Luke Combs' recent show at Red Rocks Amphitheatre was more than just a date on the calendar for Kylie Schwartz. The 23-year-old is battling Stage 4 cancer, and she told her doctors she was not going to miss this show under any circumstances.

“The first thing I told my oncologist," Schwartz tells Taste of Country, "in fact the only thing I remember saying to him, because I don’t remember the first 34 days is, ‘You have to make me live to May 12.’”

The oncologist in Colorado and then Dr. Stephen Mihalcik at the Northwestern Medicine Chicago Proton Center were able to make this happen, and in doing so Schwartz helped Mihalcik reach a milestone. She is the 4,000th patent to graduate from the Chicago Proton Center, each one earning a challenge coin with his or her unique patient number. On Sunday (May 12), she celebrated with Combs, enjoying 15th row seats to his sold-out show at one of the country's most famous and scenic venues.

“He gave me the biggest hug,” she says. “I don’t remember, I was fan-girling a bit, actually.”

Schwartz’s cancer story began in August 2018 when a rash wouldn’t go away. Chest and back pains that felt like bones breaking followed, and a CT scan revealed a candy bar-sized tumor. Quickly the team learned the cancer had spread to her spine, arms, pelvis, legs and bone marrow. It was Stage 4 of a very rare, aggressive cancer called alveolar rhabdomyosarcoma. Chemotherapy helped, but the proton therapy — treatment that uses positively-charged atomic particles instead of x-rays used in radiation — helped get rid of most of the cancer that remained.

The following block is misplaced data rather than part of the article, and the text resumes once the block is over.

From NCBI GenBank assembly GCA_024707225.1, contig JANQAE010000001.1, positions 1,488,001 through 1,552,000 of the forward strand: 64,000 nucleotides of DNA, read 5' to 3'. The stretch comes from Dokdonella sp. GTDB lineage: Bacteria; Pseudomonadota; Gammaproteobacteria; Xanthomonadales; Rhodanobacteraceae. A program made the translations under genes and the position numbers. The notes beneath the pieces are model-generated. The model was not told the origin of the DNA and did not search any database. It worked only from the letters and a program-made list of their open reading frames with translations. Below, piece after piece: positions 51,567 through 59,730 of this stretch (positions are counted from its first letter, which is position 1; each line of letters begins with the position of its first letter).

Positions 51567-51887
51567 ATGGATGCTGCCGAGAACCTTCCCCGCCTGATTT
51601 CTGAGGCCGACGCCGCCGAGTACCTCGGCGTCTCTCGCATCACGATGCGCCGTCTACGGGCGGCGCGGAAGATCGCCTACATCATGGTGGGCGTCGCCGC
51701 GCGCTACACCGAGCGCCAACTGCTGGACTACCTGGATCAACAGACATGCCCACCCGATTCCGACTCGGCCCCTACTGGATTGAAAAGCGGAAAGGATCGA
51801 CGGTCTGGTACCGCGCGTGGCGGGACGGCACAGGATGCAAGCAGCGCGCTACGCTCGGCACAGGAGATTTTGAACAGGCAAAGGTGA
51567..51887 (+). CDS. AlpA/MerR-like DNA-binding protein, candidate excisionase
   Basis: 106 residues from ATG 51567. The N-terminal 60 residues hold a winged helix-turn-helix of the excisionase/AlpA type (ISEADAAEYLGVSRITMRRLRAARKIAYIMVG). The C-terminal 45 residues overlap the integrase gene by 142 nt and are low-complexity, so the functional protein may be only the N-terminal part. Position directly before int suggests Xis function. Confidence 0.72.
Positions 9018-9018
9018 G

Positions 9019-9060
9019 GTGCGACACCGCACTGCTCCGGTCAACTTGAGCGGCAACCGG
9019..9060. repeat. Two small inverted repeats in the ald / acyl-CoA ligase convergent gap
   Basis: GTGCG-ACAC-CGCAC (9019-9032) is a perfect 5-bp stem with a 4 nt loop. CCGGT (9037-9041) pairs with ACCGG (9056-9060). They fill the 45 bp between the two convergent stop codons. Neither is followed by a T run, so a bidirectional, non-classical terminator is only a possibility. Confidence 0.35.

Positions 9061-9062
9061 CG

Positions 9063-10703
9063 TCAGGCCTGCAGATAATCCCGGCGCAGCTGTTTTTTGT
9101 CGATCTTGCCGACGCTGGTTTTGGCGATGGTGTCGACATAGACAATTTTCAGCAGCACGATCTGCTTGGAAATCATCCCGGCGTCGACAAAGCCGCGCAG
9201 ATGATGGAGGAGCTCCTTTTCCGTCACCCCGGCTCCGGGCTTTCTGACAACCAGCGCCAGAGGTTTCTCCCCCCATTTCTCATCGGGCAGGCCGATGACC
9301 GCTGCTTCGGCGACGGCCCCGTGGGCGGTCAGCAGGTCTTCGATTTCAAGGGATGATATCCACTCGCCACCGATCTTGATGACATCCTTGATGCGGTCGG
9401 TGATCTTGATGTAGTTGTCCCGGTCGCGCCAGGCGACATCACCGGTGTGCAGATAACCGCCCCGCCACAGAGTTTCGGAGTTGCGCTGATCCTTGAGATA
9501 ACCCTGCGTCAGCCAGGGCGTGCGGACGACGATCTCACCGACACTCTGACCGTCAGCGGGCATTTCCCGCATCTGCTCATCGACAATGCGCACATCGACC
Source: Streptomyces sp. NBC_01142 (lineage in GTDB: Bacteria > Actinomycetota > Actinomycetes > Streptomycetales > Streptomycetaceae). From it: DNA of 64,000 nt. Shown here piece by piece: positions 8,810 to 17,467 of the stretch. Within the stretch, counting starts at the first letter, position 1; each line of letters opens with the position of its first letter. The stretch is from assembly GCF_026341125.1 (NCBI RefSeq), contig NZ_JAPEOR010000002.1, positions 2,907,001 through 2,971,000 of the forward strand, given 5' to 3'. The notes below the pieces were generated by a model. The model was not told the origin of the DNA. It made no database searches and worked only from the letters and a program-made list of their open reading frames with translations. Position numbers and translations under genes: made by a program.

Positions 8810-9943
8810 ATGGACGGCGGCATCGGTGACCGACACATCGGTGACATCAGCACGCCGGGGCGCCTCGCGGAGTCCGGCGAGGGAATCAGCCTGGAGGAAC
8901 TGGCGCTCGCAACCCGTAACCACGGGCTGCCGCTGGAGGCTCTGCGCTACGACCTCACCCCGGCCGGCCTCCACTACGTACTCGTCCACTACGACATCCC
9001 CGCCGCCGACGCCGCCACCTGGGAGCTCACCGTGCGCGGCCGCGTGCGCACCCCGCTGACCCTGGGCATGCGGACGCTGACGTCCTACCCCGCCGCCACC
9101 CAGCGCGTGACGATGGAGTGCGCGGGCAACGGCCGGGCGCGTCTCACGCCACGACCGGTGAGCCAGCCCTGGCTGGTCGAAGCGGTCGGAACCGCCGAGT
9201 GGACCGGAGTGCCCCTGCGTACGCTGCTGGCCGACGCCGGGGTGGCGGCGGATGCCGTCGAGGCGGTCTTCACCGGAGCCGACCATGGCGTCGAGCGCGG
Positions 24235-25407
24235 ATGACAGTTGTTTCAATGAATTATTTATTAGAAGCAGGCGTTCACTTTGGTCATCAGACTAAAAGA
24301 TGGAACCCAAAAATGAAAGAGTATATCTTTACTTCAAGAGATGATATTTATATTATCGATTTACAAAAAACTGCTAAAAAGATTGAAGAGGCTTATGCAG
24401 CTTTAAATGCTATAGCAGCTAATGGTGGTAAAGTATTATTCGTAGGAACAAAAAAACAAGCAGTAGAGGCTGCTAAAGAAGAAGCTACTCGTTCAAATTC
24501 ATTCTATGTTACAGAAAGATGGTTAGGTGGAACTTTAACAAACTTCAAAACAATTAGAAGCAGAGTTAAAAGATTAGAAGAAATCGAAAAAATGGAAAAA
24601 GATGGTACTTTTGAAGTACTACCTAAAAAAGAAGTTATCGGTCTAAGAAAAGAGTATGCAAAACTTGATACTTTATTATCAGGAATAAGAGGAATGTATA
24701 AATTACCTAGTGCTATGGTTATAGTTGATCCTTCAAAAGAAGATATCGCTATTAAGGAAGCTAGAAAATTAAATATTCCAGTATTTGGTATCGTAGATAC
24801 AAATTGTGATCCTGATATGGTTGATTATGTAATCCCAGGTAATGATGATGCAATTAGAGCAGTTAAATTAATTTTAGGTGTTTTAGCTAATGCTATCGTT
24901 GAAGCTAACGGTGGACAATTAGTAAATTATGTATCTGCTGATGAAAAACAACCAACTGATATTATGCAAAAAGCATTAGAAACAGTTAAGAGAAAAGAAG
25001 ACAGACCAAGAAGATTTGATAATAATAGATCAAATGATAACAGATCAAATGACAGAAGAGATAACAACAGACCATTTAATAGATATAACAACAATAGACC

The tumor is not gone, but it’s now a tenth of the size it was when first discovered nearly a year ago. That was good enough to send Schwartz back home to Colorado earlier this month. May 12 was approaching, and Combs' team caught wind of the importance of the date for this young fan. The star made sure she and her four friends had meet-and-greet passes and brought his makeup artist, Cali Jefferies, with him to Denver to do the group's makeup. Neighbors pitched in to get a limo for them.

Getting to her seats at the beautiful, but not especially accessible venue was a challenge, and she had to sit through most of the show — but the crowd around Schwartz made sure she could see the jumbotron and helped her stand for her favorite songs.

“My favorite song … is ‘When It Rains it Pours.’” she says. “He says a line in there, 'What I thought was gonna be the death of me was my saving grace.' Even though he meant it in a totally different way, I took this quote and that’s exactly how I felt.”

"Literally, what I thought was going to be the death of me ... it ended up being the best thing that ever happened to me," she says.

Schwartz has a new perspective on life and the love and sacrifice made by her parents who had to change their lives to take care of her. She's willing to fight for making each moment worth it. She was willing to fight to see Luke Combs.

“Literally, and I kid you not, the only thing that kept me going was knowing that I had this concert," she says.

Chemotherapy will continue through September, a press release from Northwestern Medicine states. The facility and Schwartz generously shared with Taste of Country pictures and videos of her experience with cancer and with Combs.

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